A funny thing happened in the twenty-first century. Telenovelas, which had long been the most successful Latin American cultural exports, began bleeding into American prime time. There was Ugly Betty, of course, which was a literal remake of Colombia’s global sensation Yo soy Betty la fea. There was Desperate Housewives, which borrowed heavily from daytime soaps. More recently, shows like Jane the Virgin (which ends this year after five seasons) and the short-lived Telenovela (starring Eva Longoria) have put telenovelas front and center. The genre was both their inspiration and their structuring template. If those latter two shows come to mind while watching ABC’s Grand Hotel it’s because, like the former, it is set in a lavish Miami hotel, and like the latter, it features Longoria both in front of and behind the camera. And while this is a remake of a Spanish period drama, there’s no denying that a show like Gran Hotel (or Velvet, or even Downton Abbey, for that matter) was but a telenovela in fancy old-timey clothing.
Which brings us to the all too sunny and all too contemporary Grand Hotel. We don’t open with the sea-blue skies or the swaying palm trees — which come in a while later to remind us we’re in South Beach — but with a hurricane. And, much like in the original, we open with a mysterious disappearance. One which may hold the key to the many secrets hidden at the Riviera Grand. A young woman who threatens to reveal what hotel owner Santiago Mendoza (Demián Bichir) did, is quickly taken out by an unseen character. A month later, her story is but hallway gossip, the mighty Mendoza family having buried the story so as to keep business flowing. Besides, they’re all focused on the upcoming wedding between Mendoza’s stepdaughter Carolina (Feliz Ramirez) and a potential buyer of the family-owned hotel. As is often the case in these scenarios, Mendoza’s daughter Alicia (Denyse Tontz), newly-MBA-minted from Cornell, is appalled by such a decision: the hotel was her mother’s, after all. To lose it would be to lose her memory (Longoria plays the Mendoza matriarch in flashbacks). Alicia will do everything she can to keep the hotel in the family, even if it means dealing with the shady people her father owes money to.
Further peppering the roster of impossibly beautiful people that make up Grand Hotel‘s ensemble are: Roselyn Sanchez as the bitchy Mendoza stepmother, Justina Adorno, as her other daughter Yoli, Bryan Craig as Alicia’s playboy brother Javi, Wendy Raquel Robinson as hotel manager Mrs. P., Chris Warren as her son, also a worker in the hotel, and Lincoln Younes as Danny, whose perfectly chiseled abs immediately catch Alicia’s eyes, even if they belong to a newly hired waiter. Committed as it is to depicting a Miami that’s dazzling, the brightly-lit and aquamarine-tinted world of the Riviera Grand is a perfect backdrop for what’s a fun and light summer show. One that has its share of backstabbing, cheating, and lying to fill a season’s worth of drama. In the pilot episode alone you get: a meet-cute by the pool, a fistfight at a wedding, a daytime steamy hook up, a very public cheating scandal, an unplanned pregnancy scare, and a Miami rapper going ballistic over some spilled drinks on his very expensive shirt while J Balvin’s “Mi Gente” plays in the background. This has summer binge-watch written all over it.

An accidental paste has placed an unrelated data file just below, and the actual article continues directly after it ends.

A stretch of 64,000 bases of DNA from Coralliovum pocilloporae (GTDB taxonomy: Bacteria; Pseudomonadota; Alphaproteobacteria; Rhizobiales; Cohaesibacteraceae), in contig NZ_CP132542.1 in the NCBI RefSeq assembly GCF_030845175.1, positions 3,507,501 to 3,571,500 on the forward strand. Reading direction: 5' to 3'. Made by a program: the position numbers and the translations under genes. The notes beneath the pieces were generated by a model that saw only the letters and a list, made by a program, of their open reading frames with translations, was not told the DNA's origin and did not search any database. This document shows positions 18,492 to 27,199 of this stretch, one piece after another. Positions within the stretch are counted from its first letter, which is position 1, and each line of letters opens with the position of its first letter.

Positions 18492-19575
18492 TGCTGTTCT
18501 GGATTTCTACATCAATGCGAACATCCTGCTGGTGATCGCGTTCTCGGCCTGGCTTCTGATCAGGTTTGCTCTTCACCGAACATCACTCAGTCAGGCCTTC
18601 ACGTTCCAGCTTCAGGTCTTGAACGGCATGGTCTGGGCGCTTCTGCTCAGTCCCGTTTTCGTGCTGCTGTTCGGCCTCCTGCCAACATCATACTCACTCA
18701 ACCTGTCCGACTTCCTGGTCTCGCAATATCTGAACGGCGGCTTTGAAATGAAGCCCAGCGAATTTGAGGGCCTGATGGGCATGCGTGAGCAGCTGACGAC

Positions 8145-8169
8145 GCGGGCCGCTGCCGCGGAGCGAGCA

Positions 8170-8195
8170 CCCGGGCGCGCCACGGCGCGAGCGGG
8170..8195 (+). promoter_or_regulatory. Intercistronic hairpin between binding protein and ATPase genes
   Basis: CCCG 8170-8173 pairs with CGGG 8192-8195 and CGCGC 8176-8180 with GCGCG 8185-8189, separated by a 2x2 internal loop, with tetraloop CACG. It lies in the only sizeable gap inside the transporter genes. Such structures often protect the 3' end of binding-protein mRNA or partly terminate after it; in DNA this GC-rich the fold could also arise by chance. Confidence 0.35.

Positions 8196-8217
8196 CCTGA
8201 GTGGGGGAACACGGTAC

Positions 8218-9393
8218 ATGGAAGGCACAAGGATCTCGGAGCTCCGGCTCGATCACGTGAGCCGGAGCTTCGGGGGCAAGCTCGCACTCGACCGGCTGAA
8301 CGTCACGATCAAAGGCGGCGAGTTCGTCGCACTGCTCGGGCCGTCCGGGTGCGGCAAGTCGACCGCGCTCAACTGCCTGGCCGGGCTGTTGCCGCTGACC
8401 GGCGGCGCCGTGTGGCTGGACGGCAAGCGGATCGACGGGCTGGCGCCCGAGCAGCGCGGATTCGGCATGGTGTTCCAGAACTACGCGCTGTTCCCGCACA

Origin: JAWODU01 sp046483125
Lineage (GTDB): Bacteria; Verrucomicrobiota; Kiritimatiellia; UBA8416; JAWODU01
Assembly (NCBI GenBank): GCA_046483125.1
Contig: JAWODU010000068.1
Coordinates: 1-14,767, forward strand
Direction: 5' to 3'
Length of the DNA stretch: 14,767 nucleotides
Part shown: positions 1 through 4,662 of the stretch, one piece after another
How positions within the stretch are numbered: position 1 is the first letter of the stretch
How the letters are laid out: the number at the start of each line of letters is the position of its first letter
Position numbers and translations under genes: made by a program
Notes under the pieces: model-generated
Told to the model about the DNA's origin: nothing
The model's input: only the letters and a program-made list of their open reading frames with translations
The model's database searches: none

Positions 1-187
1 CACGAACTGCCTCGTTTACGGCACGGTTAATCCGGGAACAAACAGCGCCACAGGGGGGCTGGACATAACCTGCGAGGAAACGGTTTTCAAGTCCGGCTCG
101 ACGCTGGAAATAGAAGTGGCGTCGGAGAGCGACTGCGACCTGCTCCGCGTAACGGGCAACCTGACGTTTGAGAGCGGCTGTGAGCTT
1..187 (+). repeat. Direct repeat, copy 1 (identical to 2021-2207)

Where shows like Jane the Virgin and Telenovela depended on a distancing framework to import the trappings of telenovela-like storylines into prime-time English-language TV, Grand Hotel hopes instead that you will be invested in the Mendoza family and their many salacious secrets without too much irony. That explains why it’s has recruited a cast that can evoke the over-the-top theatrics such a show requires. Lest we forget, before Bichir was an Oscar-nominated actor, he was starring in telenovelas like El rincón de los prodigios and Lazos de Amor. It’s why his Santiago feels so grounded even as the characters around him (a picture-perfect wife who’s all too conniving, a pair of stepdaughters who look down on his dear Alicia, a son who lost his leg in a mysterious, yet-to-be-explained accident) play into rather broad stereotypes. Similarly, Tontz and Younes have both taken part in daytime soaps (she in All My Children, he in Australia’s Home and Away). That kind of training comes in handy when needing to play people who instantly fall for one another yet have to keep their attraction a secret since it is, as we’re reminded over and over again, forbidden.
The final moments of the pilot — which reveal to us why it is that Younes’ Danny is at the Riviera Grand in the first place — make it clear that Grand Hotel will lean heavily on its whodunit plot. Its final long shot all but works as a who’s who of suspects, with the camera panning all over the hotel lobby giving us one good look at the sprawling ensemble we’ve just met. How you feel about the reveal and whether you’ll be compelled to keep watching will come down to how much you enjoy watching gorgeous people glaring at each other while wearing fabulous clothing. A breezy watch that offers just enough new thrills to make it onto your summer watch list, Grand Hotel may not reinvent the telenovela wheel but it sure knows how to make it roll.
Grand Hotel premieres June 17 at 10 p.m. on ABC.